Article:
NFL in London lost our ‘grandfather’ this week, as my father Harvie McElwain passed away at the age of 84.
There would be no NFL in London if it weren’t for Harvie, so I hope you’ll join me in raising a glass in toasting Harv this week as you watch the games.
Fred Harvie McElwain was born in Toronto, Canada in 1936. He attended the prestigious Upper Canada College, where he excelled at football, theatre and popularity.
Harvie always wanted to pursue a life of football, but family found him first.
Football was life to my dad.
As a geeky, friendless kid with two older sibling, growing up on a farm in Canada, my love of the NFL came from my father; or rather being in his presence while we all watched the NFL together.
Every Sunday I would all settle in for the games with my father, my big brother Brad, & mom cooking in the distance as we watched the beautiful game.
Food, family, and fun.
I can still smell every Super Bowl & remember the winning menu.
I learned to love the NFL by watching and learning from Harvie’s reactions to the drama of every season throughout my youth.
He was patient with me to explain every rule, watched like a ref, he could anticipate plays, loved Madden & Summerall, fair play, hated racism, and never shied away from revealing his emotions during the games.
‘That’s bullshit ref!’, ‘offside you idiot’, and ‘is that any good?!?’ would resonate through the house on Sundays, as I revelled in his passion and ability to swear in front of my mom and get away with it.
In 1985 my feeling for the NFL changed thanks to the Chicago Bears. I never had a ‘team’ prior to the Bears, as I navigated which of the NFL clubs I most identified with.
When the ’85 Bears burst on the scene, bullied the opposition then devastated the New England Patriots in the Super Bowl, I knew I had my team.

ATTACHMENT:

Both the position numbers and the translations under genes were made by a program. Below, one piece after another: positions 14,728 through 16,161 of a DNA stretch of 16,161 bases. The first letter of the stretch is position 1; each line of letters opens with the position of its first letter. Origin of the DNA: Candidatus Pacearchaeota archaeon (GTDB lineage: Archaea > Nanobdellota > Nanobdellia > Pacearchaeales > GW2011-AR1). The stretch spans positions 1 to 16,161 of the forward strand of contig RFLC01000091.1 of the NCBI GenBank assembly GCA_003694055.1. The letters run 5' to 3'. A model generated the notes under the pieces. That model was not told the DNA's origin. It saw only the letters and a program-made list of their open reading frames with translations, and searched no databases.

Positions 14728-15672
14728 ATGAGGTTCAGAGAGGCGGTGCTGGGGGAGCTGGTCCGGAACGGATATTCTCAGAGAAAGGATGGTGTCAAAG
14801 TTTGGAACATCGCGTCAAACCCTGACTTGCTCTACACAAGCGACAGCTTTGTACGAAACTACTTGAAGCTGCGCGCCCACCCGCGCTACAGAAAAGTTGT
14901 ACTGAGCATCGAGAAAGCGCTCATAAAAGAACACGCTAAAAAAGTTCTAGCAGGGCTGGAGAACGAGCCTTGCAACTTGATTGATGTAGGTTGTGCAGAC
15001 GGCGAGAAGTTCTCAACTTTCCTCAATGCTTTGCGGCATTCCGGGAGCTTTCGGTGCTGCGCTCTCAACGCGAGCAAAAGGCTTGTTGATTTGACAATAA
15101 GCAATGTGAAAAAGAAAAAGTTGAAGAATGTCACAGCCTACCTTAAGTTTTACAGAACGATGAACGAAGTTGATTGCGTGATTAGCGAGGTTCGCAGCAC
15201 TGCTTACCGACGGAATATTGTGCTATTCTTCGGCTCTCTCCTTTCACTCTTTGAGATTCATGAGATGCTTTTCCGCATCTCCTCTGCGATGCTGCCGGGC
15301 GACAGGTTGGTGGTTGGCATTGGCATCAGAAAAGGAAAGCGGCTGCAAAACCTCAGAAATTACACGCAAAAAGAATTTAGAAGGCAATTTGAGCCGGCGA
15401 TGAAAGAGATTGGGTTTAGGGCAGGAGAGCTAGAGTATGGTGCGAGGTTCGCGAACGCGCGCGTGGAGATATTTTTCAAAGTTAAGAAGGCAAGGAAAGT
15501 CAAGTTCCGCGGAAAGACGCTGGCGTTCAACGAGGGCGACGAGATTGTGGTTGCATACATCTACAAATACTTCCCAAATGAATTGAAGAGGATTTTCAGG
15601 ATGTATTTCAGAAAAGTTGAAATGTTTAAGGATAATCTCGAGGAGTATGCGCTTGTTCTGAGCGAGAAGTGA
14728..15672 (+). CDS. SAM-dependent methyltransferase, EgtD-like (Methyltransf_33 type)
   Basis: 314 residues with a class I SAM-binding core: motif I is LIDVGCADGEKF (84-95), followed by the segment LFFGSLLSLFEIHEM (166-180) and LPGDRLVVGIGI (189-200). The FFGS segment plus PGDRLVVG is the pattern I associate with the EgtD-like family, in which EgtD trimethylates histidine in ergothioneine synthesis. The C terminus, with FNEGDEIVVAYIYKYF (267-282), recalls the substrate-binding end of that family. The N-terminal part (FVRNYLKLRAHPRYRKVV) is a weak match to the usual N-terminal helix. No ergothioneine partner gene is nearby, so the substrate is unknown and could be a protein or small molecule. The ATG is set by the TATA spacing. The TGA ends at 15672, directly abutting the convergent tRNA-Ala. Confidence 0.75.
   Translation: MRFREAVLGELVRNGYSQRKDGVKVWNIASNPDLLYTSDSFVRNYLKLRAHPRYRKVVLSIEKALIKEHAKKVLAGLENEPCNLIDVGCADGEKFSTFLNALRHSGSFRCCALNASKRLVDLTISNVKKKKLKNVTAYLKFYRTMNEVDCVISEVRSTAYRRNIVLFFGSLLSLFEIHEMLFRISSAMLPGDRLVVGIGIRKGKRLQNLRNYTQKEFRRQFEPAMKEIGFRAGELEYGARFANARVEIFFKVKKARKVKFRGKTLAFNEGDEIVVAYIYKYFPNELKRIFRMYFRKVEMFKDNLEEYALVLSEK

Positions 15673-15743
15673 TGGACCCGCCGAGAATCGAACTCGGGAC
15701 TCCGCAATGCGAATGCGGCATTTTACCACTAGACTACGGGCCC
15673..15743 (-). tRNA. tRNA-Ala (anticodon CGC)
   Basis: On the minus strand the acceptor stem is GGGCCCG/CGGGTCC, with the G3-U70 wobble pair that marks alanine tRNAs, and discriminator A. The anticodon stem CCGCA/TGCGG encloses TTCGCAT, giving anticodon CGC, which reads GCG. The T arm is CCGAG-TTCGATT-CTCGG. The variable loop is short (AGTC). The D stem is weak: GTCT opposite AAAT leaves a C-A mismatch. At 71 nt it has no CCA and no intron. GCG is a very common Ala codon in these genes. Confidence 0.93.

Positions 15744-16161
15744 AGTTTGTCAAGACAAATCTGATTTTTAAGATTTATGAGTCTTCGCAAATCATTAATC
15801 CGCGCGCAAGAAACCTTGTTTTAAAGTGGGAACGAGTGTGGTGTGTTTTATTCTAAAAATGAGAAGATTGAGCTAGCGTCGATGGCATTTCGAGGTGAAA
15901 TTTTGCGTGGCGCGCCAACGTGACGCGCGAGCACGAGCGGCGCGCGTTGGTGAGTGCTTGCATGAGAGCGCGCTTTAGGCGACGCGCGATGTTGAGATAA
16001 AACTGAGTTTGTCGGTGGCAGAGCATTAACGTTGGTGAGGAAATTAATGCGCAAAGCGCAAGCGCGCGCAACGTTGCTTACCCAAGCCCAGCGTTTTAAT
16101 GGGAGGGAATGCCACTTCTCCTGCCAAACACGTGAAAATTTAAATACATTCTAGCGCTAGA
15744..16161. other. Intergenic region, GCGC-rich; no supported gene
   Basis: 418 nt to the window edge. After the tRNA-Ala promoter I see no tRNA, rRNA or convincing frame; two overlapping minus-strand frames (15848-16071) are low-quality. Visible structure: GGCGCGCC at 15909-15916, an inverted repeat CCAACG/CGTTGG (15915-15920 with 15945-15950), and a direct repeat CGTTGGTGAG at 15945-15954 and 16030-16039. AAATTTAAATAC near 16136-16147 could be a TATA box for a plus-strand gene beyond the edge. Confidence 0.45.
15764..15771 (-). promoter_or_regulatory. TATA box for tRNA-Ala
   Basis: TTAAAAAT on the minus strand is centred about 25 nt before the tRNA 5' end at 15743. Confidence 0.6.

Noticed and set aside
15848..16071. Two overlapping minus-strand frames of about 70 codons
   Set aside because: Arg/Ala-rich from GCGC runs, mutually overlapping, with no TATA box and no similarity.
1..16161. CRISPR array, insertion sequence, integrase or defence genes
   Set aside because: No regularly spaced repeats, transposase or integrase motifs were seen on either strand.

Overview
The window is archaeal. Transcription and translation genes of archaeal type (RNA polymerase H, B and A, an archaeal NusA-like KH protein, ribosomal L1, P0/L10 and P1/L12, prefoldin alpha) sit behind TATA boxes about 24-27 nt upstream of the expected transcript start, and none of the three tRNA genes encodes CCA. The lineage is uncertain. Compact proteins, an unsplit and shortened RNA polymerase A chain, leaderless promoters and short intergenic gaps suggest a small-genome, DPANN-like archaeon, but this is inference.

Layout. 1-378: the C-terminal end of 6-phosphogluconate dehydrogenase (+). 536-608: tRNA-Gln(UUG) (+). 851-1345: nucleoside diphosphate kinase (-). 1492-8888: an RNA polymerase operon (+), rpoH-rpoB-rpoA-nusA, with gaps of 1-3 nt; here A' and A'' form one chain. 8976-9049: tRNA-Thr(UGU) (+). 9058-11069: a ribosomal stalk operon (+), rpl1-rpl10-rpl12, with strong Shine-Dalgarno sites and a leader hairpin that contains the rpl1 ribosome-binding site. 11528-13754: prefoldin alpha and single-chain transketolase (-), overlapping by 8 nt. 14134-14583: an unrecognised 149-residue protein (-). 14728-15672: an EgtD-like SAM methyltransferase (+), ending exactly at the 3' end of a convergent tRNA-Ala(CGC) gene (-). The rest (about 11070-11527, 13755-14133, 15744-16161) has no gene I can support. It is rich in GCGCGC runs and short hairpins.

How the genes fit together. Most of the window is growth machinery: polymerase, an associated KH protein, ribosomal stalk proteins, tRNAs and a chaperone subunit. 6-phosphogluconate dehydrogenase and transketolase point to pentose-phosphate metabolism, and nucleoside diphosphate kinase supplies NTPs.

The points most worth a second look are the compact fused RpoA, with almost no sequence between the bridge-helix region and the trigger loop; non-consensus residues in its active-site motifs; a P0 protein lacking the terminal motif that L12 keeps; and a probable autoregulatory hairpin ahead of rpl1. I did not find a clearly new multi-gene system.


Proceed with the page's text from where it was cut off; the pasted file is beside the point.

I was a Bears fan.
Big brother Brad has been a Bills fan since their 90s’ frosted tip fiesta against the vaunted Cowboys. He doesn’t like me mentioning him much in public, but he’s the best big NFL big brother you can have. And he’s the only guy you want with you in Las Vegas.
Eldest sister Leslie wasn’t keen on sports, but was quick to chime in fervour to rile up the old man.
Watching the NFL with Harvie was something unique to each of us, and all of us, which makes the sport truly special.
My dad was quick to enlighten me on the history of the Chicago Bears. How they helped build the league, how they helped the US try to overcome things like racism, and how they helped the Green Bay Packers as a pseudo big brother to them to get into the league.
Harvie was originally a Packers fan, but due to my allegiance, he chose to support every team that was ‘the little guy’. He never said this to me outright, but I knew that he wanted me to love the Bears, and didn’t want to ever compete or find a rivalry with me.
That’s the kind of guy he was. A gentle giant who stood up for the little guy, and encouraged fair play all the way.
My dad would go on to support every little guy team that needed support. Given that we lived on the American border, Harvie & Brad would support the Buffalo Bills during their 90s push as ‘Canada’s team’, often bringing us across the border to grab loads of Bills gear from the outlet stores.
He liked the Lions because ‘Barry Saunders is one of the classiest guys ever’, the Bucs because ‘they never win, and those are the worst uniforms ever’, and would always talk about how much he loved Washington FB John Riggins for being a ‘tough son of a bitch.’
Harvie also thought Howie Long was one of the dirtiest players that ever played, and would mutter under his breath every time Long and the Raiders made another dirty play.
Harvie was a high school football referee in Kitchener, Ontario. Twice a week during the season, my dad would travel to local high schools with his ref buddies to encourage the local youth to love the game. To be honest, watching overweight men running at full tilt on the pitch made me look for the closest defibrillators, but thankfully none of them died (at the games I saw).